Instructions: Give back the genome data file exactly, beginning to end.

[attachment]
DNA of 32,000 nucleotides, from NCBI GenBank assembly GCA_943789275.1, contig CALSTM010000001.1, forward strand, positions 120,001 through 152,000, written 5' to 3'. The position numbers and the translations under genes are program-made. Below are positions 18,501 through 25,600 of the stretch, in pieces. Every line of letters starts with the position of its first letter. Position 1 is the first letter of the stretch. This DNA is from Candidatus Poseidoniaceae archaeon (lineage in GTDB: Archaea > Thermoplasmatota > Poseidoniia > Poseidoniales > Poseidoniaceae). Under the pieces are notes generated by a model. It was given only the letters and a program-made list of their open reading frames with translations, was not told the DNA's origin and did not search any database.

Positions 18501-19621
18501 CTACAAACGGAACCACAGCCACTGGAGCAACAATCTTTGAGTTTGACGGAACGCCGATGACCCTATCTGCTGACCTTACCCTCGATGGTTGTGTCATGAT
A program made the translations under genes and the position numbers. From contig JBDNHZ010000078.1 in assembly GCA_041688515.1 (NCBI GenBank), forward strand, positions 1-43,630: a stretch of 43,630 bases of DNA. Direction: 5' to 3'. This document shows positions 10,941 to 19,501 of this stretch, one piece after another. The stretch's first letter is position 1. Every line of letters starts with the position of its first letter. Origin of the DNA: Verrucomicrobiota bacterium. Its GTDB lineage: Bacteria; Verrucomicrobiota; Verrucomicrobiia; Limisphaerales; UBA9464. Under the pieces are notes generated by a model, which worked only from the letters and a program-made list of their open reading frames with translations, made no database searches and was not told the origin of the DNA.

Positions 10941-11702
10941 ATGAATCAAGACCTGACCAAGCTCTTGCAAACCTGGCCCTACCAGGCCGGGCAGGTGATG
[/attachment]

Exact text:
DNA of 32,000 nucleotides, from NCBI GenBank assembly GCA_943789275.1, contig CALSTM010000001.1, forward strand, positions 120,001 through 152,000, written 5' to 3'. The position numbers and the translations under genes are program-made. Below are positions 18,501 through 25,600 of the stretch, in pieces. Every line of letters starts with the position of its first letter. Position 1 is the first letter of the stretch. This DNA is from Candidatus Poseidoniaceae archaeon (lineage in GTDB: Archaea > Thermoplasmatota > Poseidoniia > Poseidoniales > Poseidoniaceae). Under the pieces are notes generated by a model. It was given only the letters and a program-made list of their open reading frames with translations, was not told the DNA's origin and did not search any database.

Positions 18501-19621
18501 CTACAAACGGAACCACAGCCACTGGAGCAACAATCTTTGAGTTTGACGGAACGCCGATGACCCTATCTGCTGACCTTACCCTCGATGGTTGTGTCATGAT
A program made the translations under genes and the position numbers. From contig JBDNHZ010000078.1 in assembly GCA_041688515.1 (NCBI GenBank), forward strand, positions 1-43,630: a stretch of 43,630 bases of DNA. Direction: 5' to 3'. This document shows positions 10,941 to 19,501 of this stretch, one piece after another. The stretch's first letter is position 1. Every line of letters starts with the position of its first letter. Origin of the DNA: Verrucomicrobiota bacterium. Its GTDB lineage: Bacteria; Verrucomicrobiota; Verrucomicrobiia; Limisphaerales; UBA9464. Under the pieces are notes generated by a model, which worked only from the letters and a program-made list of their open reading frames with translations, made no database searches and was not told the origin of the DNA.

Positions 10941-11702
10941 ATGAATCAAGACCTGACCAAGCTCTTGCAAACCTGGCCCTACCAGGCCGGGCAGGTGATG